Child Molestation and Pornography
Child molestation is a sex offense crime that may include a range of indecent conduct involving a child, typically someone under the age of fourteen, however, different jurisdictions have interpretations of what molestation is. Usually, it is considered to be any sexual interaction between child and adult, as it is illegal for an adult to interact with a child in a lewd manner, even if the child initiated or agreed to the conduct. Consent is not a defense that can be used in court for offenses like these, since a child is not able to legally consent to sexual activity. It is illegal to distribute, produce, or possess pornographic material of minors (those under 18 years of age). A person accused of having child pornography may face federal or state charges for their crime.
Internet Sex Crimes
Sex crimes are no exception to computers, and can include luring a minor, child pornography, or committing other offenses of a sexual nature on the internet. Sex crimes committed on the computer tend to be harshly prosecuted and can result in a state or federal prison sentence, fines, sex offender registration, probation, and other penalties. As a Utah sex crimes lawyer knows, being classified as someone who committed a sexual offense can cause the accused to have a damaged reputation, make it harder for them to obtain employment, find a place to live, and even be approved for certain loans.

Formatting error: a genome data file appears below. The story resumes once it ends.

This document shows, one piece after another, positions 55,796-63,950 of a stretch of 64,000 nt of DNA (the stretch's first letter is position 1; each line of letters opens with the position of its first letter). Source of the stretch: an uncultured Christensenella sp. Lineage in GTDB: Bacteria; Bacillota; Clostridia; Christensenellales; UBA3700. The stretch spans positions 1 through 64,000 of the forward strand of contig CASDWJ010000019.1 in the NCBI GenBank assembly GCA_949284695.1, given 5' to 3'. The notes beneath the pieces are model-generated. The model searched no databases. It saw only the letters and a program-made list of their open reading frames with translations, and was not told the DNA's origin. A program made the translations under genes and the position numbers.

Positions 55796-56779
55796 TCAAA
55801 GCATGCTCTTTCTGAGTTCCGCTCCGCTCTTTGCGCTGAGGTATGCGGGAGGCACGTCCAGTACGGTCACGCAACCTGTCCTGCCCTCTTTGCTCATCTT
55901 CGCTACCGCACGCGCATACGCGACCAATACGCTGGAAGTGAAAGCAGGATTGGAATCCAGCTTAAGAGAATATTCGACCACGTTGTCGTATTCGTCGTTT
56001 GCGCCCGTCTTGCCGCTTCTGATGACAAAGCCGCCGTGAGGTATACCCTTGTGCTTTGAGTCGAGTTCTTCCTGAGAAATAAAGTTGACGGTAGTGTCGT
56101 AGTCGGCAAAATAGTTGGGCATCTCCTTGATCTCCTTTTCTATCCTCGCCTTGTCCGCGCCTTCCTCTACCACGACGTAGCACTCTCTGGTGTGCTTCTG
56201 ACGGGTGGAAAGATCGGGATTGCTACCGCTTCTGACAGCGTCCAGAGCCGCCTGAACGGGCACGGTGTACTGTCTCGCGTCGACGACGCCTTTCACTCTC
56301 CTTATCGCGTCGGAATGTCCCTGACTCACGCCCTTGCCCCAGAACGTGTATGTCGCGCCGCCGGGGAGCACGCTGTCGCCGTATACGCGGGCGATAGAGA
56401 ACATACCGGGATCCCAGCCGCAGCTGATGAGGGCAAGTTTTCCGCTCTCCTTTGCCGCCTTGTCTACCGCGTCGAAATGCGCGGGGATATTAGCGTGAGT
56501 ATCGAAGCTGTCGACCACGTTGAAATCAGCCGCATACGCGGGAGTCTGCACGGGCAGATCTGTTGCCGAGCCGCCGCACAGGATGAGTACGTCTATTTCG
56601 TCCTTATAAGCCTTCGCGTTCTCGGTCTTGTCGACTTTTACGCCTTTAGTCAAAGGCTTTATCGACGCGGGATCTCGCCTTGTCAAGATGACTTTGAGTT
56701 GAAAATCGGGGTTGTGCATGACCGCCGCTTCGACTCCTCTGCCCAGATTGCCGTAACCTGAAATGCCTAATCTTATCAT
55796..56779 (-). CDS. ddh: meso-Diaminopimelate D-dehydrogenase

In most jurisdictions across the nation, it is illegal to engage in prostitution. The one exception to this rule is the state of Nevada, where it is legal in specific counties. But even in these approved areas, there are strict regulations. By definition, prostitution is the act of exchanging money for sexual interactions. Even the attempt of offering money for sexual acts can result in an arrest for prostitution and charges being filed. A person who offers money for sexual acts, a person who offers sexual acts for money, or a person who acts as a middleman for sexual exchanges can be charged with a crime.